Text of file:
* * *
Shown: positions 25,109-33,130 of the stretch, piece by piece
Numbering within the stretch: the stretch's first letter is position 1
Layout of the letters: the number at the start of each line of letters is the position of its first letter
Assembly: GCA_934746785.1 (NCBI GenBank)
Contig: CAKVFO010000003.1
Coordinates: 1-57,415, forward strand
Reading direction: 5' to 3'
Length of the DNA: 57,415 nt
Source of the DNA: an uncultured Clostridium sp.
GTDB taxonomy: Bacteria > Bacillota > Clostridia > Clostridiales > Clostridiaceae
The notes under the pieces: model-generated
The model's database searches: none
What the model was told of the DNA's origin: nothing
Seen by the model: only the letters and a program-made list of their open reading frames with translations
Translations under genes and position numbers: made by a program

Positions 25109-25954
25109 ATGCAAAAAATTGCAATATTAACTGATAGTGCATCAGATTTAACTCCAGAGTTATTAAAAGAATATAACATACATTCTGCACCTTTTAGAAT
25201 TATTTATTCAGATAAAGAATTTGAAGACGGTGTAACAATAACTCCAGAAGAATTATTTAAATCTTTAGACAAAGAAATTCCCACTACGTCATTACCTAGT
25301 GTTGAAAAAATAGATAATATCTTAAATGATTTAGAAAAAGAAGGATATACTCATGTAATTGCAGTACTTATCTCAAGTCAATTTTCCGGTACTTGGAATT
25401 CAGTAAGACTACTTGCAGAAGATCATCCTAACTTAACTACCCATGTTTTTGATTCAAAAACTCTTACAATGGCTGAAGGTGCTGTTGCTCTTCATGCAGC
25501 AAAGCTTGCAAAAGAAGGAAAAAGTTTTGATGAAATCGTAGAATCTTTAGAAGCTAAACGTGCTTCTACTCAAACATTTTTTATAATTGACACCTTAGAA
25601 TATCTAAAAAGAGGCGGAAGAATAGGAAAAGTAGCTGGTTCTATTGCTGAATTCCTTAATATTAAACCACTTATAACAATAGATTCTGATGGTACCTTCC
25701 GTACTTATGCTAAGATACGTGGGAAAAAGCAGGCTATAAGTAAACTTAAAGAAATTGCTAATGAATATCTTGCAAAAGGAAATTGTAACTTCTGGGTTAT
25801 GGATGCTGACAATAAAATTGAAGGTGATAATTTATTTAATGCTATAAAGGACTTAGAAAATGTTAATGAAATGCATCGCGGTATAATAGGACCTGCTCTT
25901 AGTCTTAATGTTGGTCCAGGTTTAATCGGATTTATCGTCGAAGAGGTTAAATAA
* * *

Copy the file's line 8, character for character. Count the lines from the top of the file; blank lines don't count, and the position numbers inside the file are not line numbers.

Length of the DNA: 57,415 nt